Hot Guy/Funny Guy: A New Comedy Dynamic?

With this month’s hilarious comedy Neighbors, starring Seth Rogen and Zac Efron, and next month’s 22 Jump Street (the sequel to 2012’s hit, 21 Jump Street), starring Jonah Hill and Channing Tatum, my friends and I began to notice a kind of trend emerging. The duos at the forefront of these films exhibit a kind of hot guy/goofy guy dichotomy— a sort of binary between a traditionally funny actor and an actor who is, traditionally, considered eye candy.

I wanted to explore this dynamic a little further, but I found it difficult to think of films besides these recent ones that truly fit. In the past, I think it was more common to see a straight man/silly man dichotomy, more generally: Steve Martin and John Candy in Planes, Trains and Automobiles (1987) might be a good example of this binary. But more recently, I feel like the comic successes of such films are at least partially resulting from the very fact that one of these things is not at all like the others; one of these main players, in other words, seems too attractive to even be funny.

That should be a problematic assumption in itself. When Jonah Hill asked Channing Tatum to co-star with him in 21 Jump Street, Tatum replied that he wasn’t funny enough for the role. Hill allegedly told him to just play the part honestly and earnestly, and the result was indeed funny. This anecdote made me wonder if it isn’t so much a question of genre as it is a question of talent and star text. When I saw Neighbors last weekend, I didn’t know what to expect from Efron; not because he didn’t do comedies but because I didn’t deem him talented based on what I’d seen him do thus far. Both his and Tatum’s turns in these respective comedies then were all the more impressive to me; not only were these actors funny, but they could also actually act.

At first glance even in these comedies, it is the looks of these actors that seem to outshine their other merits. But, in a way that other genres do not allow for, these comedies allow their attractiveness to serve as the butt of the jokes, which seems to be more liberating than roles which highlight hotness as nothing more than a shallow selling point. Efron, in Neighbors, is hilarious, and Rogen’s character frequently brings up the frat boy’s fit body and model-like face, also conjuring gay readings of the film for some. Efron plays with his own image and somehow makes fun of it through his playing the character so genuinely and seriously.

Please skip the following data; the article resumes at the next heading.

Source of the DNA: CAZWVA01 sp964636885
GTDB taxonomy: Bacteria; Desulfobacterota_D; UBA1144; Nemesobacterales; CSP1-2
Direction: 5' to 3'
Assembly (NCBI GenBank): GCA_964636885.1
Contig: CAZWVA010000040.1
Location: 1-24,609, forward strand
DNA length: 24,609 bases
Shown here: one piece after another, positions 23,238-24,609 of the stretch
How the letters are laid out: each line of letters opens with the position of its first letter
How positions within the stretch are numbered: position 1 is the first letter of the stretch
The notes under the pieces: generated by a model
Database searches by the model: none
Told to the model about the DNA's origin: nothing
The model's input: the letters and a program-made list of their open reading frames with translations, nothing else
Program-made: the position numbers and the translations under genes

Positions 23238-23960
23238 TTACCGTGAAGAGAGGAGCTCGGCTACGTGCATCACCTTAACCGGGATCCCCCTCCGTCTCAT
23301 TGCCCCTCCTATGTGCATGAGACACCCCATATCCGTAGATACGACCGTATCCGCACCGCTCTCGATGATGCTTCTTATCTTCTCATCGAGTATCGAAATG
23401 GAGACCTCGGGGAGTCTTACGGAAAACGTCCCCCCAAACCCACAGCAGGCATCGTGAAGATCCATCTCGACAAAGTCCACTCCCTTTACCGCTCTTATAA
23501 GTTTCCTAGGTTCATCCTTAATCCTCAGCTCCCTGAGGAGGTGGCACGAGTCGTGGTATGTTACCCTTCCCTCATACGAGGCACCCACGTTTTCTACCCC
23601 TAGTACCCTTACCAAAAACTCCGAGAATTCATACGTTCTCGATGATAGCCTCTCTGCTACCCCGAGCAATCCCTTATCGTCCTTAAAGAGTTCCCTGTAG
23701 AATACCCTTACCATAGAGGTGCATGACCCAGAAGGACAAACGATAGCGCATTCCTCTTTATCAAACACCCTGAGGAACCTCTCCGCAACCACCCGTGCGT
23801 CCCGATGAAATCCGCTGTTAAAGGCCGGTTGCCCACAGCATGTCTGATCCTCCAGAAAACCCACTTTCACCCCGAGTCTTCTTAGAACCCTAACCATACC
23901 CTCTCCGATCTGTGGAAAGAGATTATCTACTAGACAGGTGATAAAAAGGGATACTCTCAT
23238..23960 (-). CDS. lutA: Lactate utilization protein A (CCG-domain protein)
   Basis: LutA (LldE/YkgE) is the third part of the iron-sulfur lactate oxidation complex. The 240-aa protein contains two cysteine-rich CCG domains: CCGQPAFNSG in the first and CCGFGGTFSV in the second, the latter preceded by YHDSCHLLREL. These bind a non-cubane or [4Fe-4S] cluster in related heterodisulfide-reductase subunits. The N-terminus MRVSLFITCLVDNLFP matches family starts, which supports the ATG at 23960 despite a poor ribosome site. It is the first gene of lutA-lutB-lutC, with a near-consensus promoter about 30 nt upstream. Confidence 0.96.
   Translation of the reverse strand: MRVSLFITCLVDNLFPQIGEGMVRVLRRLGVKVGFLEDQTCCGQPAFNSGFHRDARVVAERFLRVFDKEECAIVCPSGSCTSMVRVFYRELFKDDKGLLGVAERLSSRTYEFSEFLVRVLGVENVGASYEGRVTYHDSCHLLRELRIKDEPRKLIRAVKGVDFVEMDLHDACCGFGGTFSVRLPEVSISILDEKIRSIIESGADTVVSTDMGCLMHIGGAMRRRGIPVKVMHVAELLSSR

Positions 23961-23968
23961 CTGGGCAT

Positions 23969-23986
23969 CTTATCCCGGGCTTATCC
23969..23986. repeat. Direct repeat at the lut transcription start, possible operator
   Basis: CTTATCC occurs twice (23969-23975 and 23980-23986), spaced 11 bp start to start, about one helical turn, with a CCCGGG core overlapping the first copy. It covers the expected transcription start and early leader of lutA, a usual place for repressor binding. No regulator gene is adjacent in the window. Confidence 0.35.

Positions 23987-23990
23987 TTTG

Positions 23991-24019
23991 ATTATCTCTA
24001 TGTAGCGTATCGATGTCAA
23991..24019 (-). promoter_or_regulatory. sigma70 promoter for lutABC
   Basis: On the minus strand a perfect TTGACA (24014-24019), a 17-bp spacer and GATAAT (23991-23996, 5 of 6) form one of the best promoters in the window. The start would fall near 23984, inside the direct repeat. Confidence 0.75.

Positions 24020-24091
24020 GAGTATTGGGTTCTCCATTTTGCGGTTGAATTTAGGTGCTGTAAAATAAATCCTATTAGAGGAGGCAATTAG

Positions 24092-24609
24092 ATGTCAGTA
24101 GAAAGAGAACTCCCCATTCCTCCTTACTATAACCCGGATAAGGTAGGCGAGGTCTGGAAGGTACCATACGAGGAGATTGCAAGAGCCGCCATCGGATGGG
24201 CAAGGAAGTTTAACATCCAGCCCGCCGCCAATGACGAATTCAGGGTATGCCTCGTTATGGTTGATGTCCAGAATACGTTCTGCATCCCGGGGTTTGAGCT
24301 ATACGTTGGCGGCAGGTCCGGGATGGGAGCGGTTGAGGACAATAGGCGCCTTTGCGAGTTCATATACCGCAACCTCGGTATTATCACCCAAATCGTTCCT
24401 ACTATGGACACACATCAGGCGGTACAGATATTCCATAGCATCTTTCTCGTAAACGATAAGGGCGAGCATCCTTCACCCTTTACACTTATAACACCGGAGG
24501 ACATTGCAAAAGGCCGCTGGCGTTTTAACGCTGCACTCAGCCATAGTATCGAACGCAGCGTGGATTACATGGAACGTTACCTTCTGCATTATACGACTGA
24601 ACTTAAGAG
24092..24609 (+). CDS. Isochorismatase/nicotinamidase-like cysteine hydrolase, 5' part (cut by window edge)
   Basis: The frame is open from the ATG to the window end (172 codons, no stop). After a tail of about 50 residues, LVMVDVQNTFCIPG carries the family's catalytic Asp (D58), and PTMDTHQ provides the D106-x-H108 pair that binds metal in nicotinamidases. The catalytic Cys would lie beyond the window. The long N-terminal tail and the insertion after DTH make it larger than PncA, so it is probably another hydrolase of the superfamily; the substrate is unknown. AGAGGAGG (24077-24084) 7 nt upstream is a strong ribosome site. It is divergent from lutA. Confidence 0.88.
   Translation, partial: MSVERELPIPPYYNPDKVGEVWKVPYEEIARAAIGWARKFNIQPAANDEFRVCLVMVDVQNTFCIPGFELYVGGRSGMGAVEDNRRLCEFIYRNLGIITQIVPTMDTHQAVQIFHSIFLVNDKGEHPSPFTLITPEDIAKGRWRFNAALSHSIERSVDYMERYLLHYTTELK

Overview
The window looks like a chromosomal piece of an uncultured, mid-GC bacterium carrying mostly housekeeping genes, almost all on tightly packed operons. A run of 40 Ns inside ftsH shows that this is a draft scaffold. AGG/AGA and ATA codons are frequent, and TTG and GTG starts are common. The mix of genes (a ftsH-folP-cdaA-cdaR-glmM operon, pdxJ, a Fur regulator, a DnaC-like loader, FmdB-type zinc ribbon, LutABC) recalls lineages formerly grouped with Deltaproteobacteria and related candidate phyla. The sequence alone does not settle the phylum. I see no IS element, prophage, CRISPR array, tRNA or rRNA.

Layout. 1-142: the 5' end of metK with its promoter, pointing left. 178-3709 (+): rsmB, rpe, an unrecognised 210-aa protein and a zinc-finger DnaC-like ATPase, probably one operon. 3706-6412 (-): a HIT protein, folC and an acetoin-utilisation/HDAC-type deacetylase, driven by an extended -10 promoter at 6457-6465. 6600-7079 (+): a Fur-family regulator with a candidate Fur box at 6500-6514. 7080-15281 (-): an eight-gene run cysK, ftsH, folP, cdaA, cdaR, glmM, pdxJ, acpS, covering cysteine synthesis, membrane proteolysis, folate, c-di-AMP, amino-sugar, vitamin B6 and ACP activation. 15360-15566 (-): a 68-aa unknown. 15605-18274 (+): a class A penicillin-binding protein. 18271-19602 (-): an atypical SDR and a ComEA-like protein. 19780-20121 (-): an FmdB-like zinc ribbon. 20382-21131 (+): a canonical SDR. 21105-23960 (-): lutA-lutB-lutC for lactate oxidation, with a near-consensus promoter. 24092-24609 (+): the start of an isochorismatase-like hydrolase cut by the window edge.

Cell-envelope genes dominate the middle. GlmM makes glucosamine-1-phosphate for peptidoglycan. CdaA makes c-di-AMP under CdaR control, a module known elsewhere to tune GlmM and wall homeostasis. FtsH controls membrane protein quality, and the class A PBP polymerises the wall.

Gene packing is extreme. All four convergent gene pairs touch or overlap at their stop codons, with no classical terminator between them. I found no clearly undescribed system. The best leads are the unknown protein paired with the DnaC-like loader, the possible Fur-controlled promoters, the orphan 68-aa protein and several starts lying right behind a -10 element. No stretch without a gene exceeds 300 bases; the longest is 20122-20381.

Tatum’s character in the narrative of 21 Jump Street, meanwhile, finally experiences how hard life is for people who, like Jonah Hill’s character during high school, don’t fit in, the joke being that in today’s high school environment, being hot simply isn’t enough to ensure popularity anymore—cool isn’t what it used to be, and Tatum’s typical attractiveness no longer actually fits the new norm of what is attractive or likeable, whereas Hill’s character somehow suddenly does. The experiment is actually more interesting and poignant than one may think initially, the role reversal proving quite effective: not only is it the film’s source of humor, but it also gives the film equal parts heart and cleverness.

So, what can be said for this new comedy dynamic? Is it less of a trend and more of an anomaly, which only these specific films seem to exemplify? I think the self-referential nature of these films—the way they directly acknowledge and riff upon the appeal of certain actors—is a good thing, over all, for comedy cinema more generally but for the actors themselves especially. I think it’s another question worth exploring, after all, what genre a “hot” actor is meant to dominate: Romantic comedies, for women who want to be with them, or action thrillers, for men who want to be them? I think those options are horribly limiting and don’t allow the actors to flex any kind of muscles besides those that are perfectly sculpted upon their bodies. Comedy, on the other hand, and particularly playing against or alongside an actor who represents and even embodies the genre itself, gives these actors the room to have fun with and actually be free of the images Hollywood has assigned to them.

Sara majors in Film Studies and Media & Communication at Muhlenberg College. Her favorite genre is horror but she loves learning, writing and talking about all kinds of movies and all forms of entertainment. She has interned with Film Forum and Tribeca Film, both in her native NYC where she hopes to find work in criticism, marketing, distribution, or festival programming post-grad. Her blog and associated Twitter were created with the intention of being more involved and aware of happenings in the film and television industries, as well as to practice writing about pop culture in an academic but friendly and funny way.